On the Wyoming side, the dirt road is beautifully graded and maintained and you can make good time. Once it crosses the Utah border it gets noticably worse and once it passes the intersection with the dirt road headed for the Mirror Lake Highway, it gets worse still. It's somewhat rocky but is fine for passenger cars if you go slow.
Views of the Ridge
The Squaw Benchmark Ridge is either very red or not, depending upon the time of day and angle viewed. The first two pictures are views from the north in the morning and the other three are from the south in the afternoon.
The Squaw Benchmark Ridge is the frontmost. From the northwest
From the north "ridge" of Mount Powell, from the northeast
The southern end, from the southwest
The very southern part of the ridge ranging from Point 12678 to Squaw Pass, from the southwest
From the summit ridge of Wilson, from the southeast
Route Description in a Nutshell
Start at the East Fork Blacks Fork Trailhead, bushwhack up to the Squaw Benchmark Ridge, follow the ridge over Moose Peak
(12780'), Squaw Peak
(12686'), and Squaw Benchmark
(12990') to Point 12960, turn west and follow the main Uinta crest west over Point 12678 to Squaw Pass, and then take the Little East Fork Blacks Fork and the East Fork Blacks Fork trails back to the trailhead.
Note that waypoints are provided on the map.
Bear left after crossing this bridge. Leave trail here and head for the ridge
Start at the East Fork Blacks Fork Trailhead. After .2 miles you come to the junction with the Bear River Smiths Fork Trail. Continue straight on the East Fork Blacks Fork Trail. Shortly after the stream crossing shown at left, at 1.4 miles from the start, bear left onto the Little East Fork Blacks Fork Trail. There is no sign, but if you look for it, it should be obvious.
Follow the Little East Fork Blacks Fork Trail for 1 mile until you reach the middle of the meadow shown at right. Leave the trail and head generally for the wide saddle south of Bald Mountain. The trees are dense and you won't be able to see your destination, so a GPSr or compass would be useful. If you are lucky, you will come across a few sections of open rocky areas. Bushwhacking is not for everyone and if you don't like it, you can avoid it by doing the Bald Mountain Variation which is a little longer, but involves no bushwhacking.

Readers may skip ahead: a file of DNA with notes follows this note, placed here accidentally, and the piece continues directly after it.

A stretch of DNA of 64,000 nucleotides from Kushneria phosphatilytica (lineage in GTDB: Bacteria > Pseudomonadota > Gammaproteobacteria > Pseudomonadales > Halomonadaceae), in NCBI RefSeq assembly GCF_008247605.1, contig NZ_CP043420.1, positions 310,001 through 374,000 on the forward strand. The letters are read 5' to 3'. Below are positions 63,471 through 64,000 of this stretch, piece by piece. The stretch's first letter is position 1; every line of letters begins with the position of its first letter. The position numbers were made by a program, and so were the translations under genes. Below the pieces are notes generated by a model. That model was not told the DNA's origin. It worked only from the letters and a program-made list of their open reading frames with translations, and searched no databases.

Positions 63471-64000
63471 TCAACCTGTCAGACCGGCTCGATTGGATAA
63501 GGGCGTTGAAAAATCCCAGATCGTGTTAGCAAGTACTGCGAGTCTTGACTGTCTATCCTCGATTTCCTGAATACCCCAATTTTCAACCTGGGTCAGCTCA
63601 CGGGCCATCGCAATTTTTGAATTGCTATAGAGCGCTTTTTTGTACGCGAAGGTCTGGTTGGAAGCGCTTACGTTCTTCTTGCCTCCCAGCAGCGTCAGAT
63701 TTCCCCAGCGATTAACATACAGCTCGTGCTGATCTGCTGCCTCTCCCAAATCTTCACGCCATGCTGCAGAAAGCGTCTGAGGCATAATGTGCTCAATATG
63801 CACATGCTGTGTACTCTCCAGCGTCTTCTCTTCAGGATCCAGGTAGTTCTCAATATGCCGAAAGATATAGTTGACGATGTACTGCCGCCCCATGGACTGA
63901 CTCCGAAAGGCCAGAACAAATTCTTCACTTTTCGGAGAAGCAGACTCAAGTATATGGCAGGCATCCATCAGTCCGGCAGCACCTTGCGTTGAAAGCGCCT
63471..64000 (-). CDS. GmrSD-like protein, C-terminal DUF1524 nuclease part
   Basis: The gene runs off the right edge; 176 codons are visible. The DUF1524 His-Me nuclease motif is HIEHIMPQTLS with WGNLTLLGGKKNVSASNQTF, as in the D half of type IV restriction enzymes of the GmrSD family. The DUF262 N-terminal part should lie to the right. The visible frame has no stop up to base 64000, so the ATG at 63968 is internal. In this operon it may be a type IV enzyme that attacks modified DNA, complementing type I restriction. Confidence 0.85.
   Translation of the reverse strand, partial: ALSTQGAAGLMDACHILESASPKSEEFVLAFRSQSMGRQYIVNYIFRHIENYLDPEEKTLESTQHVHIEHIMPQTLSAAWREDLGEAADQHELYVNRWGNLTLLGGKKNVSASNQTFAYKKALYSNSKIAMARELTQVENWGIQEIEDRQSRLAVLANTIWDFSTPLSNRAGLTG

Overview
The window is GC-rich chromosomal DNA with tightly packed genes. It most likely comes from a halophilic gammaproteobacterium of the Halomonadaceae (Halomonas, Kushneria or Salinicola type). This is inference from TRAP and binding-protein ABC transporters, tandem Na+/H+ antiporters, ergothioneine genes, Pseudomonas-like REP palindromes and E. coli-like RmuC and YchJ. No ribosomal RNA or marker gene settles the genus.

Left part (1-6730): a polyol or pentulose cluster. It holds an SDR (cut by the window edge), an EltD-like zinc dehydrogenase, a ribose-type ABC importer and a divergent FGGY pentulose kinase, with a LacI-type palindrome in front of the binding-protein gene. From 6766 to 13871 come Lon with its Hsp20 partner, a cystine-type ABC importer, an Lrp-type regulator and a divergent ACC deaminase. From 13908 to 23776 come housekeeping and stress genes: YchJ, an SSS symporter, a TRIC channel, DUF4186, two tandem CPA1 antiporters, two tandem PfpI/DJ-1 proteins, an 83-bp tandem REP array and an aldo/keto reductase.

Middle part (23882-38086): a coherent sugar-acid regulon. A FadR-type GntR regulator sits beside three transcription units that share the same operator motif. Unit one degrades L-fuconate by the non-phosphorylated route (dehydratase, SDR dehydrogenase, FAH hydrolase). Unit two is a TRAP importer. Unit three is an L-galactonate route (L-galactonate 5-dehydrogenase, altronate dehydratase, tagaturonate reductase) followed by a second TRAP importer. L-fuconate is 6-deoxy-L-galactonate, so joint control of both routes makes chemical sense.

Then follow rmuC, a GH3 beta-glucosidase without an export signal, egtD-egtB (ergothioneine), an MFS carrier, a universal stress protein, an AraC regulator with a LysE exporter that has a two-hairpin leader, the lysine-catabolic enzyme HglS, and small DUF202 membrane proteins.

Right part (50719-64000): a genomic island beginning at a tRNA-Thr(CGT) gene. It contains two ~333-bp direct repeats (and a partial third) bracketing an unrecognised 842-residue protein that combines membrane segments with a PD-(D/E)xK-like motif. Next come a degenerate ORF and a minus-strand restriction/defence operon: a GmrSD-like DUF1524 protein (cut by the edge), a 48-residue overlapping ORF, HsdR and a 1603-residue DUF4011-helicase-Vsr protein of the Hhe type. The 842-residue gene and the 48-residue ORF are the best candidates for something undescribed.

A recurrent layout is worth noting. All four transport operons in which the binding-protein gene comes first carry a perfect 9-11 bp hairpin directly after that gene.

Most of the way the bushwhack looks like this.
There's lots of deadfall.
Sometimes it's a rats nest.
A few treeless rocky sections are encountered.
The terrain is at a moderate grade for the first 400 vertical feet and then steep for the next 1000 vertical feet where tree line is reached at about 11000'. After another steep 200 feet, the terrain flattens dramatically and you reach a wide ridge covered with easy walking tundra. Glimpses may be had of the very tops of Gilbert
, but mostly, all you see in this section is tundra.
Head south on the ridge towards Point 12611 and then the unofficially named Moose Peak
. Gradually the terrain transitions between solid tundra and a mix of tundra and stable rock that is still fairly easy to walk on. After you crest Point 12611, you'll get good views of Red Castle, Red Castle Lake, and Mount Wilson
all to the left of the ridge. The further south you go on the ridge, the better these views get. In general, views looking forward/south will be brownish and views looking back/north will look varying shades of red. If you turn around, you will see Bald Mountain